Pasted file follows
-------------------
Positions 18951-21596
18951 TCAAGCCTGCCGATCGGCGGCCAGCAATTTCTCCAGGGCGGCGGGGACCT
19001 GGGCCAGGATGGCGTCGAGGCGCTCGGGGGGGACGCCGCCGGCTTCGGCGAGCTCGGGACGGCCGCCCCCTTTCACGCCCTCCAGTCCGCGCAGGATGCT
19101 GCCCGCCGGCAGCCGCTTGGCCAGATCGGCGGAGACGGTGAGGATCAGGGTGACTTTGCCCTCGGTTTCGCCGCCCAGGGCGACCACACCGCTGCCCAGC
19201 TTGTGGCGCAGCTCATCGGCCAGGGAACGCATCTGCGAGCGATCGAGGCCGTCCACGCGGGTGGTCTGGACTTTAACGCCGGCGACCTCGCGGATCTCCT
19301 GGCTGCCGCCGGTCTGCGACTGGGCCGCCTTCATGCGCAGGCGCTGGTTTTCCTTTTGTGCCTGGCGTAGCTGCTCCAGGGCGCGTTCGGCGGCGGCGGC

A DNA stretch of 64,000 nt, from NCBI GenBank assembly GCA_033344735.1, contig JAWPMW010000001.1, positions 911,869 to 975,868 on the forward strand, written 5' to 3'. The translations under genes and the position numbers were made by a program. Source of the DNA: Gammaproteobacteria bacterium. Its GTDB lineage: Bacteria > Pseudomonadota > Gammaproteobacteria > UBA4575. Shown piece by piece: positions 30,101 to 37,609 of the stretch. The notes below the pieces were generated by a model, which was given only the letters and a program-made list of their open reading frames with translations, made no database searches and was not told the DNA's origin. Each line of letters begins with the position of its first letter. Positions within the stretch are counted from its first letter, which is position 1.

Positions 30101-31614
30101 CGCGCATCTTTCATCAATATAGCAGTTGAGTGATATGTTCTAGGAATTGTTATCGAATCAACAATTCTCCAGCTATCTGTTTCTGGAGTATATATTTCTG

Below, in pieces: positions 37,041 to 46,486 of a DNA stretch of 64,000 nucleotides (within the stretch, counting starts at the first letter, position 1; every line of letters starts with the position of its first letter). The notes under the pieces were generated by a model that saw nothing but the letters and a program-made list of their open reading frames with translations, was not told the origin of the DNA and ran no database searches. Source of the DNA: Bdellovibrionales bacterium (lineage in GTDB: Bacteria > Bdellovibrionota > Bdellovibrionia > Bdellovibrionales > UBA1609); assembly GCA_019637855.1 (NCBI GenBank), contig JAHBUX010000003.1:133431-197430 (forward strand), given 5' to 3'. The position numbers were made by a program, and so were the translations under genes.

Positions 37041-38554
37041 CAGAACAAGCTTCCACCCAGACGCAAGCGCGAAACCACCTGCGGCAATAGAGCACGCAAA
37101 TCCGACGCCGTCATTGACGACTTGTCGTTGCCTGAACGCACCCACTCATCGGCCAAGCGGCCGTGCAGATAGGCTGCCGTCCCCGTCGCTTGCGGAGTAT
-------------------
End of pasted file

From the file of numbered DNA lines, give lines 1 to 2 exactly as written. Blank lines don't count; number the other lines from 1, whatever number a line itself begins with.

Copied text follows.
Positions 18951-21596
18951 TCAAGCCTGCCGATCGGCGGCCAGCAATTTCTCCAGGGCGGCGGGGACCT